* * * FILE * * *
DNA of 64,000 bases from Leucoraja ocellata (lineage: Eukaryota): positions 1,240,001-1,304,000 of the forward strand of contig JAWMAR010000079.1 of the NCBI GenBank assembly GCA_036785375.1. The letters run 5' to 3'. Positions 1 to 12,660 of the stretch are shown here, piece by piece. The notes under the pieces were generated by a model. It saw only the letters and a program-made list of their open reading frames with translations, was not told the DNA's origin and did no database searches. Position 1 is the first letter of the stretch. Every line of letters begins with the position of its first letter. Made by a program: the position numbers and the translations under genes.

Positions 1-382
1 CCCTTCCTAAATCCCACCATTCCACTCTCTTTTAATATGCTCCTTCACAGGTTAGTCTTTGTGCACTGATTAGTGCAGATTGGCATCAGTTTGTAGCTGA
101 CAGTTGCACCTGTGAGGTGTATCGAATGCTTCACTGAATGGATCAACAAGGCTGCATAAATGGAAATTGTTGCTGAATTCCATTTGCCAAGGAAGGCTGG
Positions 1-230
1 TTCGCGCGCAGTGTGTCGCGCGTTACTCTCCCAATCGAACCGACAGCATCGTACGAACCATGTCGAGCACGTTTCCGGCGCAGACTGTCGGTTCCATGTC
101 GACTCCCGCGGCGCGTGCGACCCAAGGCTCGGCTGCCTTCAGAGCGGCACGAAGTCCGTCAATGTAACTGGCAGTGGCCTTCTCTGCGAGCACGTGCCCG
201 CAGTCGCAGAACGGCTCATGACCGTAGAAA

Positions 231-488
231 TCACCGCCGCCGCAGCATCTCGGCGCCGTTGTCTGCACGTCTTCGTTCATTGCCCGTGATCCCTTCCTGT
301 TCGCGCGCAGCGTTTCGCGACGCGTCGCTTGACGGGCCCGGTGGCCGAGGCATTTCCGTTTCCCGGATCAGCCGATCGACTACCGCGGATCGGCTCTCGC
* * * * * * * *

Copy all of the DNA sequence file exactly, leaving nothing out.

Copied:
DNA of 64,000 bases from Leucoraja ocellata (lineage: Eukaryota): positions 1,240,001-1,304,000 of the forward strand of contig JAWMAR010000079.1 of the NCBI GenBank assembly GCA_036785375.1. The letters run 5' to 3'. Positions 1 to 12,660 of the stretch are shown here, piece by piece. The notes under the pieces were generated by a model. It saw only the letters and a program-made list of their open reading frames with translations, was not told the DNA's origin and did no database searches. Position 1 is the first letter of the stretch. Every line of letters begins with the position of its first letter. Made by a program: the position numbers and the translations under genes.

Positions 1-382
1 CCCTTCCTAAATCCCACCATTCCACTCTCTTTTAATATGCTCCTTCACAGGTTAGTCTTTGTGCACTGATTAGTGCAGATTGGCATCAGTTTGTAGCTGA
101 CAGTTGCACCTGTGAGGTGTATCGAATGCTTCACTGAATGGATCAACAAGGCTGCATAAATGGAAATTGTTGCTGAATTCCATTTGCCAAGGAAGGCTGG
Positions 1-230
1 TTCGCGCGCAGTGTGTCGCGCGTTACTCTCCCAATCGAACCGACAGCATCGTACGAACCATGTCGAGCACGTTTCCGGCGCAGACTGTCGGTTCCATGTC
101 GACTCCCGCGGCGCGTGCGACCCAAGGCTCGGCTGCCTTCAGAGCGGCACGAAGTCCGTCAATGTAACTGGCAGTGGCCTTCTCTGCGAGCACGTGCCCG
201 CAGTCGCAGAACGGCTCATGACCGTAGAAA

Positions 231-488
231 TCACCGCCGCCGCAGCATCTCGGCGCCGTTGTCTGCACGTCTTCGTTCATTGCCCGTGATCCCTTCCTGT
301 TCGCGCGCAGCGTTTCGCGACGCGTCGCTTGACGGGCCCGGTGGCCGAGGCATTTCCGTTTCCCGGATCAGCCGATCGACTACCGCGGATCGGCTCTCGC